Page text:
Question about using detergent for testing pores in eggs

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Question about using detergent for testing pores in eggs

Postby nvue » Thu Oct 10, 2013 10:23 am

I saw Science Buddies' project about testing if how chicks can breathe inside their shell. I want to do this project. But am curious when the instructions tell me to mix dishwash detergent with blue dye in water, what is the purpose of detergent? I have not been able to find any answers as to WHY. Can someone help explain? Thank you.

[Moderator note: Project appears here: http://www.sciencebuddies.org/science-f ... p046.shtml]
nvue
 
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Project Question: I would like to perform a test on How does a chicken breathe inside its shell. I have read the project on your site and have a question that no one has addressed. The steps/materials call for detergent when soaking the eggs in blue food coloring. Can anyone tell me WHY detergent is used - what is the purpose of it?
Project Due Date: December 3, 2013
Project Status: I am just starting

Re: Question about using detergent for testing pores in eggs

Postby Terik Daly » Fri Oct 11, 2013 11:49 am

Hi nvue,

That is a very interesting question! To be honest, I'm not entirely sure what role the detergent plays in this project. But, I have a couple of ideas. Before getting to those ideas, however, I wanted to mention that you could do an experiment to find out the role dish soap plays in this experiment. You could do one round of the experiment following the procedure exactly as written. You could then do the experiment a second time, this time leaving the dish soap out of the water-dye mixture. Then, you could compare the shells from these two experiments. How are they different? How are they similar? If everything except the presence or absence of dish soap is the same, then the differences you observe will tell you about what the dish soap does during the experiment. You could present that as part of your science project!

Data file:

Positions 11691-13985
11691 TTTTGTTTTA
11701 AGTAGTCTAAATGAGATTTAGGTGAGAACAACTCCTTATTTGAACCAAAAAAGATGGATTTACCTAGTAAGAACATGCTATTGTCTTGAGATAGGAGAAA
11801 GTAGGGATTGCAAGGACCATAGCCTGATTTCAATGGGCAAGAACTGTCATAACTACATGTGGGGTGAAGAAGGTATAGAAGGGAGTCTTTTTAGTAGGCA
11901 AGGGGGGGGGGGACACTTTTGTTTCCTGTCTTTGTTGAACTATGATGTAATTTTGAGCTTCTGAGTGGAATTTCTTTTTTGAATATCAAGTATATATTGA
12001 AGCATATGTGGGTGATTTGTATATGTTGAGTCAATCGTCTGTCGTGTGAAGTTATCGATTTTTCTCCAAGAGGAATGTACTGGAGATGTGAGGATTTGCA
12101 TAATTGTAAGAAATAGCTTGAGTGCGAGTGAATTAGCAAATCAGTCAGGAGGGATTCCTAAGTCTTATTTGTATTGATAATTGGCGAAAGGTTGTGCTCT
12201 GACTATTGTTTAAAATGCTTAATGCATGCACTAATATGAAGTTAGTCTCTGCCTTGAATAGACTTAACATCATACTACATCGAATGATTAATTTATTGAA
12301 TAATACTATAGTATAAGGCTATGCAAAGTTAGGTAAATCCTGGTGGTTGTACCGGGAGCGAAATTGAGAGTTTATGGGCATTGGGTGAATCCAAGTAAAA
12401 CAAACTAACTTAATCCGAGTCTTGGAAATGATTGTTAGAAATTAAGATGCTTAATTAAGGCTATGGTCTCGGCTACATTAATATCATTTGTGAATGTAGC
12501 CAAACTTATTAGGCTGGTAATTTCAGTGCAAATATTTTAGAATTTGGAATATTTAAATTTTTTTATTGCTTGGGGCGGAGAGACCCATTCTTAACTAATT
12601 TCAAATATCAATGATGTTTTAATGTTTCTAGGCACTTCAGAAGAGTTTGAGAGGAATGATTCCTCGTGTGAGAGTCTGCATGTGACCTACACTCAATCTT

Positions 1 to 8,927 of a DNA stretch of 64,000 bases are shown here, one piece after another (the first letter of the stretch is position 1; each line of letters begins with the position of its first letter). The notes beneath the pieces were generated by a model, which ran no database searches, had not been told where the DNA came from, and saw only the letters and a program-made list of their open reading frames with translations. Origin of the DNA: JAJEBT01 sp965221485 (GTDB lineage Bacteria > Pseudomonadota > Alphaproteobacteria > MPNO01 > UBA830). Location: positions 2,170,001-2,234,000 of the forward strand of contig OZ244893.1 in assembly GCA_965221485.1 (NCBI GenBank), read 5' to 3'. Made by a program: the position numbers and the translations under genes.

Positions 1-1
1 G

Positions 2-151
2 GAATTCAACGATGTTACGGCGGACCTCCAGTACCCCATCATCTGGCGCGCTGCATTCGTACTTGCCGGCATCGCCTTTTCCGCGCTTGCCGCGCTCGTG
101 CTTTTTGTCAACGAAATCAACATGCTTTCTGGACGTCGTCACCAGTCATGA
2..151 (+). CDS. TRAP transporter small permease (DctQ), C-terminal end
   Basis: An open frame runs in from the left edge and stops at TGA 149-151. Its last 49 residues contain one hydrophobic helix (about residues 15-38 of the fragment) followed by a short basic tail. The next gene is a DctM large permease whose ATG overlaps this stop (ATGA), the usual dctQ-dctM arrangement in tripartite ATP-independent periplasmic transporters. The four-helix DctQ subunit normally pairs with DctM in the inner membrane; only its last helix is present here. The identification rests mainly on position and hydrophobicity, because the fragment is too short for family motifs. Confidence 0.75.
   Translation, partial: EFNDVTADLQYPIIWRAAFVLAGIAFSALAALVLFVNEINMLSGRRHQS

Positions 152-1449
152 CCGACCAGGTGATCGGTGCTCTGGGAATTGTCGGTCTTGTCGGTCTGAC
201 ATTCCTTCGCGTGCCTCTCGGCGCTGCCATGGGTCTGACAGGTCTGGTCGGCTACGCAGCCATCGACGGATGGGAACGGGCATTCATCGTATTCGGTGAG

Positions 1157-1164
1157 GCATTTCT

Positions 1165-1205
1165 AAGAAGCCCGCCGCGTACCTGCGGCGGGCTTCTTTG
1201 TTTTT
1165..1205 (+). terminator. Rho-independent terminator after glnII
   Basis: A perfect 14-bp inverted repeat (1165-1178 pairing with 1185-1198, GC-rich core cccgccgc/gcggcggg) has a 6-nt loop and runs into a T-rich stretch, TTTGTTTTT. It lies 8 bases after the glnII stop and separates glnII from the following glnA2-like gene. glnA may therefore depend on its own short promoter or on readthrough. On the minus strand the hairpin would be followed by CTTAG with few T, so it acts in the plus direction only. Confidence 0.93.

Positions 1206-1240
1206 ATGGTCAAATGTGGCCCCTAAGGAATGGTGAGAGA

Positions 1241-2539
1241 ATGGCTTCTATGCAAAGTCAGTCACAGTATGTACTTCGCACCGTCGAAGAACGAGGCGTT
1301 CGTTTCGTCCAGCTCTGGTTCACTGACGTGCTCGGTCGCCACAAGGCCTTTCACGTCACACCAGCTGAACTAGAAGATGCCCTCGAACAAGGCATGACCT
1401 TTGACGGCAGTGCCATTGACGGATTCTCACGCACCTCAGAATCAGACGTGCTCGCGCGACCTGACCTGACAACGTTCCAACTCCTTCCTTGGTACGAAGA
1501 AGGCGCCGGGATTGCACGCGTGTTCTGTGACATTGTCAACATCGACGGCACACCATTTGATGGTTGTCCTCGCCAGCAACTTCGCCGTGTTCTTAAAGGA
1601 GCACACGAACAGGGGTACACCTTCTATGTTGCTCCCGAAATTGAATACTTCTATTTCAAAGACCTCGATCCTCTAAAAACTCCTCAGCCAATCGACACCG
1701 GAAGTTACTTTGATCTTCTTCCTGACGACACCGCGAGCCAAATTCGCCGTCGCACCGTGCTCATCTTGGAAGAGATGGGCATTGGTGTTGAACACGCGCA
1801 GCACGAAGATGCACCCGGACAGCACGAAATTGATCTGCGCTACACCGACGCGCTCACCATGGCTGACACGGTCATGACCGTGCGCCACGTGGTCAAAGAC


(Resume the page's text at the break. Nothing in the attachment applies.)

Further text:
Now, I can think of a couple of things the dish soap may be doing. Dish soap contains surfactants, which are chemicals that have one end that likes water and another end that likes oils. Surfactants decrease the surface tension of water. They also help to break down some kinds of chemicals because of their dual-sided nature. The surfactants in dish soap, for example, are really good at taking greasy things and breaking them down into lots of little packets of grease surrounded by surfactant; that's why you can use dish soap to wash grease off pots and pans. I suspect that the surfactants in the dish soap interact with the dye molecules to help the dye "make it" through the egg shell. But, I'm not 100% certain that is the case. You could test that hypothesis by doing the experiment I suggested in the first paragraph. Let me know if you decide to do the experiment; I'd love to know what you find out!

All the best,
Terik
All the best,
Terik
Terik Daly
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Re: Question about using detergent for testing pores in eggs

Postby nvue » Tue Oct 15, 2013 12:33 pm

Thanks for your reply and suggestion. The background info on surfectants is interesting. Not sure yet on what idea/project I will work on... but if this is the one, I will let you know! Thanks again.
nvue
 
Posts: 2
Joined: Thu Oct 10, 2013 6:15 am
Occupation: Student
Project Question: I would like to perform a test on How does a chicken breathe inside its shell. I have read the project on your site and have a question that no one has addressed. The steps/materials call for detergent when soaking the eggs in blue food coloring. Can anyone tell me WHY detergent is used - what is the purpose of it?
Project Due Date: December 3, 2013
Project Status: I am just starting

Re: Question about using detergent for testing pores in eggs

Postby sarahlaugtug » Thu Oct 17, 2013 4:31 pm

Hello nvue,
Thanks for your question and for posting. I'm wondering if you saw that there is a technical note at the bottom of the page that explains WHY the detergent is used: http://www.sciencebuddies.org/science-f ... #procedure. Did you have questions after reading that or were you confused by any part of that? We can certainly help answer those questions here. I look forward to what you finally decide on for your project.
If you are uncertain about what you want to do, check out the Science Buddies project wizard, where you can enter an area of interest, such as biology, and it will produce a list of project ideas for you: http://www.sciencebuddies.org/science-f ... ndaproject, or browse by topic: http://www.sciencebuddies.org/science-f ... llprojects.
I look forward to hearing from you soon! :D
Always remain curious,
Sarah
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